the adverse consequences that I mentioned to you earlier.
Is it true that the Saudis were very nervous about removing Saddam or
allowing any of the opposition groups to take over?
No. No, that's not true, and quite the reverse is true. Quite the reverse is
The Saudis wanted to go further?
That's correct. Well, they and some of our other Arab allies were interested in
seeing a much more aggressive posture on the part of the United States in terms
of supporting Kurds in the north and the Shia in the south. That's all I'll say
Well, we've talked to the Kurds in the north and the Shia in the south. And
they say yes, the Saudis wanted something to change. But what they didn't want
was democracy on their border. They didn't want a parliamentary democracy in
I don't think that's a fair characterization. I think they were a lot more
fearful of a Saddam Hussein on their border than they would be of some
democracy on their border.
Frankly, since the end of the war, you've seen the beginnings of a spread of
democratic tendencies in the region. You see it in Qatar. You see it in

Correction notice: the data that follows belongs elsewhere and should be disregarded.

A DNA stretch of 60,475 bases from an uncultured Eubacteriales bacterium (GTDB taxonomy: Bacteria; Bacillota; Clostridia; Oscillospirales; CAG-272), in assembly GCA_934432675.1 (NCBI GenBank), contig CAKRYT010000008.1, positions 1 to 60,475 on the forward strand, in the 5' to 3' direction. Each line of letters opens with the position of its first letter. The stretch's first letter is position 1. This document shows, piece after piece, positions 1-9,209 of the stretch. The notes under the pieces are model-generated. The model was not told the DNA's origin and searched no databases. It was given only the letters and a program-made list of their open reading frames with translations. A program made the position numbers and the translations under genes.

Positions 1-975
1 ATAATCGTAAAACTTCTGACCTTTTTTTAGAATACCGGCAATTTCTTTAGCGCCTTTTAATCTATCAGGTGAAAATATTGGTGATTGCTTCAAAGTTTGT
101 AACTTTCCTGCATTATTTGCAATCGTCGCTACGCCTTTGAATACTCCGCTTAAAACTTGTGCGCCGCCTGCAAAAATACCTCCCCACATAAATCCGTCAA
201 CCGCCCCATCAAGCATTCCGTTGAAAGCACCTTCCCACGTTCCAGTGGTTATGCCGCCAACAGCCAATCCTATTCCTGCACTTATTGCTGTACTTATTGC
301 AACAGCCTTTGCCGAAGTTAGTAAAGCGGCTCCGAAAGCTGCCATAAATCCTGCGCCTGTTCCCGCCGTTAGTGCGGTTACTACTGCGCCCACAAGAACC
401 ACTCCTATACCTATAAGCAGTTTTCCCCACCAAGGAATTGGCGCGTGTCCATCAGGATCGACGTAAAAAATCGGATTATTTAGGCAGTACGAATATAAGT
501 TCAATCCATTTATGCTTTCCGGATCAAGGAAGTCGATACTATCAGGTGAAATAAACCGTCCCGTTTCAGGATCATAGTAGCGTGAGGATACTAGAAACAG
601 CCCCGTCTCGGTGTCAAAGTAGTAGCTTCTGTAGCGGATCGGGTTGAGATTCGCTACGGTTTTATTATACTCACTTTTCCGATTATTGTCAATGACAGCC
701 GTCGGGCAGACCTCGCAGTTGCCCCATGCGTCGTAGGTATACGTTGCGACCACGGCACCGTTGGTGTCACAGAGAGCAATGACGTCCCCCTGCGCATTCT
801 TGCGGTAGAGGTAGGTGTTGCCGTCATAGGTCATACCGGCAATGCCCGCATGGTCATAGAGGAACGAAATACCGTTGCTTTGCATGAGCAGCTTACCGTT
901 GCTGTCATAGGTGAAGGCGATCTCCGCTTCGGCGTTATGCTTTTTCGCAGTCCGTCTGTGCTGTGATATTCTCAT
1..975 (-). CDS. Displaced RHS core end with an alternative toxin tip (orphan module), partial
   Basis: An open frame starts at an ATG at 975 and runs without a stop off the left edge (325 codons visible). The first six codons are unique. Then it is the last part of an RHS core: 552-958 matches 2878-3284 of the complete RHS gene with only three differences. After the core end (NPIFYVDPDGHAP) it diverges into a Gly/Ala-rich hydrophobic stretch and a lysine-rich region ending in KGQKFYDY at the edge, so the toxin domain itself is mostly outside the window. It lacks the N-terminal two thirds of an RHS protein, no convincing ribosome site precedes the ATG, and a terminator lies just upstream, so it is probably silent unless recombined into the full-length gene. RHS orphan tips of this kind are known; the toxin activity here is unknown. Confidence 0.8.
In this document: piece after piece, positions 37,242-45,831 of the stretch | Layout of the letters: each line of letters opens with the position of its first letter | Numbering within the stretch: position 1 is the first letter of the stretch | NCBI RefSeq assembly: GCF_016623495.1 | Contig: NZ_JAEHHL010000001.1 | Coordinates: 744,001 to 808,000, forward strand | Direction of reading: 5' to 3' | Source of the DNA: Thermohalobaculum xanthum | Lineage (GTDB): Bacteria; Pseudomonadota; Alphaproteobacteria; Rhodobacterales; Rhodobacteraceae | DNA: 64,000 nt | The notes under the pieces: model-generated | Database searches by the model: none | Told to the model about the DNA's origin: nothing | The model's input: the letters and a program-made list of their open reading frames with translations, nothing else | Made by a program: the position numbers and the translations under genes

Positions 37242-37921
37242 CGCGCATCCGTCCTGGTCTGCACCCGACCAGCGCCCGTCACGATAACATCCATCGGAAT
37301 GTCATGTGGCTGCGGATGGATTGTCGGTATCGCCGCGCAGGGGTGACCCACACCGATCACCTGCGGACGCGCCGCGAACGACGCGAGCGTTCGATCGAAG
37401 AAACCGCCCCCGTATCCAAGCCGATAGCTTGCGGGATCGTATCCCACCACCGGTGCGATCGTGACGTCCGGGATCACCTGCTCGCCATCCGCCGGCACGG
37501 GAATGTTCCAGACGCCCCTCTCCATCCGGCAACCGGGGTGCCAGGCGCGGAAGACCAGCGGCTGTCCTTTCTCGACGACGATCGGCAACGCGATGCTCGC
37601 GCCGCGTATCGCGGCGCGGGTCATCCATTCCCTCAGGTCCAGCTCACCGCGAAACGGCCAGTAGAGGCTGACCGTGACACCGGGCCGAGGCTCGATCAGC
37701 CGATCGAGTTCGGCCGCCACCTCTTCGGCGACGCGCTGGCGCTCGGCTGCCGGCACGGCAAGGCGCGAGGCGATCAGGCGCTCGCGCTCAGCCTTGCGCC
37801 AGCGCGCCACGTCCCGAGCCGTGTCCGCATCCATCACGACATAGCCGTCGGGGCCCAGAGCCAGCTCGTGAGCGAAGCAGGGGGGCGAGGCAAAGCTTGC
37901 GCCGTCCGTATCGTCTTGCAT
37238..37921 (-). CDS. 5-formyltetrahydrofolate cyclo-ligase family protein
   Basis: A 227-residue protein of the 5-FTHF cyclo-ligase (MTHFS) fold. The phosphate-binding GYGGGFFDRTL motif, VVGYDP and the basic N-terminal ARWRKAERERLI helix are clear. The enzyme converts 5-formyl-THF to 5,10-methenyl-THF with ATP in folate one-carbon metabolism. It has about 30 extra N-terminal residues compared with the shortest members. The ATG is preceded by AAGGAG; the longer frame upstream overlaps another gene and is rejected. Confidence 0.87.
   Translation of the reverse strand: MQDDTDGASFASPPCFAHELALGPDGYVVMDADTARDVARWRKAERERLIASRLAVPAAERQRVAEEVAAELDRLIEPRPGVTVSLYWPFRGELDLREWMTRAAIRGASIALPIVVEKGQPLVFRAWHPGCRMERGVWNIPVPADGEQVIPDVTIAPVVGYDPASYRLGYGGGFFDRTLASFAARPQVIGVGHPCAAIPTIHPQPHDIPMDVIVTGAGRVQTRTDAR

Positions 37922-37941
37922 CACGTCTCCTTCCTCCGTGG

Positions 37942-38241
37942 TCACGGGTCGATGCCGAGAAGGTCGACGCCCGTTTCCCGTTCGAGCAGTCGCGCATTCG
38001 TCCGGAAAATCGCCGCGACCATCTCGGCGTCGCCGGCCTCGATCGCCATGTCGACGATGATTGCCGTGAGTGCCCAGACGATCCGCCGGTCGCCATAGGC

Bahrain. ... They're right there on the border of Saudi Arabia. ...
You know that the debate is going on about whether or not to actually take
Saddam out this time.
Well, for one, I was supportive -- and said so the very day of this attack, or
maybe the day after -- of repealing the executive order that prohibits the
United States alone among all the other countries in the world, from conducting
political assassinations. There may be times when it's very important to do
something like that.
Let's assume that's done. But getting rid of Saddam? We weren't able to do
that during the war.
We weren't, no. Actually, it's not as if we didn't try. He was the
commander-in-chief of the Iraqi armed forces. And it would've been quite legal
for us as a matter of combat and war, to take him out. It's simply that we
couldn't accomplish [it.]
So you think it would be a good idea to try to do that now?
Well, I'm not saying that. I'm not up there now. All I'm saying to you is I
support the idea that we're eliminating this executive order. ... But I think
we need to utilize all the tools that are available to us in the war against
Even though the Saudis and the Egyptians and others have said, "Be careful,
United States, don't attack another Arab state?" They meant Iraq.
Well, that's a different question than the one you asked me.
Well, that's going to require a military action.
Now if you ask me should we attack Iraq, my answer to that would be, well first
of all, let's see what the evidence shows, for instance, with respect to
anthrax. We don't know yet. We don't have the evidence yet that's a direct
link. We may get to the point where we need to do that in the war on
In an interview, Jim Woolsey, former head of the CIA, said--